The InnovatED Blog

Implementing Change in the Workplace

Posted by Angi Beland on Apr 18, 2017 5:00:00 AM

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There is no denial that today’s state of education requires a sense of urgency to discover practices that will yield significant and meaningful outcomes. By it’s nature, the state of urgency tends to force the application of multiple quick fix solutions. These solutions produce fast results, but typically are not sustainable by human or financial capacity, thus promoting an ongoing cycle of change comparable to riding a stationary bike in hopes of reaching a destination but merely racking up miles, not distance. Not surprising, this approach often leads to burnout and frustration. And more than that, it has left employees with a bitter taste about change, forcing them to build walls of resistance to even positive change in the workplace.

As you look to inspire innovation and engage your team in a long-term solution, consider this five-step approach to making change in the workplace.

Define Root Cause. School culture is dynamic and ever changing. Challenges don’t exist in isolation but rather as part of a highly complex web of known truths unique to each student. True innovation looks beyond the individual challenges and seeks to find solutions that address the whole. Consider using the Six Sigma strategy to dig deeper and find a better understanding of the root cause to your greatest challenge.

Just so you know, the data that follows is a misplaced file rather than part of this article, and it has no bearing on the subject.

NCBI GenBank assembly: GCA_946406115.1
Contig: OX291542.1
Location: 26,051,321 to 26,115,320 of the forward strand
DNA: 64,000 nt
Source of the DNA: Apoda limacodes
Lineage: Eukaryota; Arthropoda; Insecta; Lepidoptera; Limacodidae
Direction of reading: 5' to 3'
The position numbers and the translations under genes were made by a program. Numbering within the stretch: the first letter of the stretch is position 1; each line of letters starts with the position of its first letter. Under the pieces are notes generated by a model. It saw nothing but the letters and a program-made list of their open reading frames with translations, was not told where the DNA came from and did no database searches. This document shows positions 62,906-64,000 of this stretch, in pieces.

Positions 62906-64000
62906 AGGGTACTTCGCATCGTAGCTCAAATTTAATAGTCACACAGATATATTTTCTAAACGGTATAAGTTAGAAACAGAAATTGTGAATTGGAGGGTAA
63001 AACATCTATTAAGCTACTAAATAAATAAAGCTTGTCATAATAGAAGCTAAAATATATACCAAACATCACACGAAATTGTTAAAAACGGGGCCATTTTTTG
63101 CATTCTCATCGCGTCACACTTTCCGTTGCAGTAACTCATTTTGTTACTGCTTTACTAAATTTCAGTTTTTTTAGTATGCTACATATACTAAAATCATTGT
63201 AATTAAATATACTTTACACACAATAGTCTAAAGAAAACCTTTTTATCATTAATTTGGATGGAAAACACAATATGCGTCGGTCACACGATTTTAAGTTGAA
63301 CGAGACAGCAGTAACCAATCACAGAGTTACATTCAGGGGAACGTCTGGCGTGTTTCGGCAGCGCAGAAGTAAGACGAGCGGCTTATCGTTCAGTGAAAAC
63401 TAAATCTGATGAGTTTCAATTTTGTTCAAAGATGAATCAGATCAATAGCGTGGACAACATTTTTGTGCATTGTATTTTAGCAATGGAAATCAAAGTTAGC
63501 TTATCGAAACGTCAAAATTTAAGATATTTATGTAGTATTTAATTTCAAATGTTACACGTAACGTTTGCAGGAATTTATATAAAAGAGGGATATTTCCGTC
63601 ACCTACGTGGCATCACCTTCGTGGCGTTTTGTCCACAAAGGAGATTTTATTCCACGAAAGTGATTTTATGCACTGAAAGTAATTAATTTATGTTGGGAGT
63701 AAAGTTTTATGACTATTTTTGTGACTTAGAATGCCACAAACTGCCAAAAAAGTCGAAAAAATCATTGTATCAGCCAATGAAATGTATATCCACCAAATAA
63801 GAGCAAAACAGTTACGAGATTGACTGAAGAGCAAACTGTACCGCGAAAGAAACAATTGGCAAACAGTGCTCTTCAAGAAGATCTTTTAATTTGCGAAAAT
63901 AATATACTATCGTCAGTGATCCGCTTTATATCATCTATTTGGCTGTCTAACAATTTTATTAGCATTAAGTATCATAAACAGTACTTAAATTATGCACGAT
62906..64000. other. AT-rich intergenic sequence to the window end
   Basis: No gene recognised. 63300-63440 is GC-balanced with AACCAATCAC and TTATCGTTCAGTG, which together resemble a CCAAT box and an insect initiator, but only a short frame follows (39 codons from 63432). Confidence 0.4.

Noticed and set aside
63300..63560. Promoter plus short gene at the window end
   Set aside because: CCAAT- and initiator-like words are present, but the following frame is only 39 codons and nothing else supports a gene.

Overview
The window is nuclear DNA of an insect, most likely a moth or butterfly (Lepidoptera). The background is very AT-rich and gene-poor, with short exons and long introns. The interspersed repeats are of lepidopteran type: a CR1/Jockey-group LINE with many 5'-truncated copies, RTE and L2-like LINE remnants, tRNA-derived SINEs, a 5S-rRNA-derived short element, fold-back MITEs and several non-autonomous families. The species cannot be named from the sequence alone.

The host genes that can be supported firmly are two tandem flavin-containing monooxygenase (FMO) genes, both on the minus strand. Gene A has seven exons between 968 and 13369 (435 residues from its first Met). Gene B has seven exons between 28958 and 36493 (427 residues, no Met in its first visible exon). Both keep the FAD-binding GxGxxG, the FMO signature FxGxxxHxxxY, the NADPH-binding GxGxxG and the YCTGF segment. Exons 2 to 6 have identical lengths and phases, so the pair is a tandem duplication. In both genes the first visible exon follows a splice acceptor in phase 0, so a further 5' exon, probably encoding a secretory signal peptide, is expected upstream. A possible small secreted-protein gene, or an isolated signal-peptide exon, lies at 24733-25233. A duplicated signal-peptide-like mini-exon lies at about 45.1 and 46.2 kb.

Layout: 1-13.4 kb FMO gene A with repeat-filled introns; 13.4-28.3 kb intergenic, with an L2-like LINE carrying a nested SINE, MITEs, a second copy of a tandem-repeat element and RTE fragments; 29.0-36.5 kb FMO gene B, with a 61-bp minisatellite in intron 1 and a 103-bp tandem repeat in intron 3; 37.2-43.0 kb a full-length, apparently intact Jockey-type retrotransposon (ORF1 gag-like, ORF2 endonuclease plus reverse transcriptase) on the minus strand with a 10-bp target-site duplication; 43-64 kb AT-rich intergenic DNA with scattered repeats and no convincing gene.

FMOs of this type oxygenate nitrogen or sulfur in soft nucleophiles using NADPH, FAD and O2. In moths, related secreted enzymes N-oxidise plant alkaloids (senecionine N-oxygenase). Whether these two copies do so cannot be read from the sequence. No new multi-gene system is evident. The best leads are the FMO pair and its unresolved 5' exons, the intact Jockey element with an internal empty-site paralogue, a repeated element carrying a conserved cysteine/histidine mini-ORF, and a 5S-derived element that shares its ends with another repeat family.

Create a Vision Story. Education is a field in which there really isn’t an end in which you can say you’ve won the game, making the process of creating a vision story so important. Change is hard. Change without knowing and believing in what you are changing for is impossible. A vision story is far more than a vision statement. It’s a story that embraces all of the senses and evokes emotion. It’s a story that motivates each individual to push forward when things get hard. 

Create Focus. Defining a specific root cause and focusing all efforts on one solution to address the cause is risky. Yet, if a team is not able to fully emerge into an activity, keeping just one critical focus area, they will never emerge with more than the current status quo.   When implementing sustainable change, it is critical that the team members are given the freedom to focus on the new practices in order to assess the strategy, problem-solve along the way and assess when the risk no longer offers a positive return. Focus requires intentional resource allocation, both financial and human, to ensure that resources are adequate for implementation.

Manage the Turbulence. Innovation requires time, patience and commitment. The best well laid out plan and intentions will not prevent unforeseen obstacles to implementation. Planning for sustainable change in the workplace must include proactive strategies to manage the turbulent times. Provide safety belts for your team to feel secure when instant results are not realized, promote patience by remembering the thrill of the destination, and remember that it’s temporary. 

Embrace Kindness. Change is hard. Embracing kindness to one another throughout the process of change can be monumental in creating a strong, sustainable culture. Teach and model kindness and empathy. Be understanding as challenges arise along the way and willing to pick one another up as you manage the turbulence as a team. Remember that while educators are superheroes, kindness fuels their powers.

Does your school have a vision story? Tell us your story!


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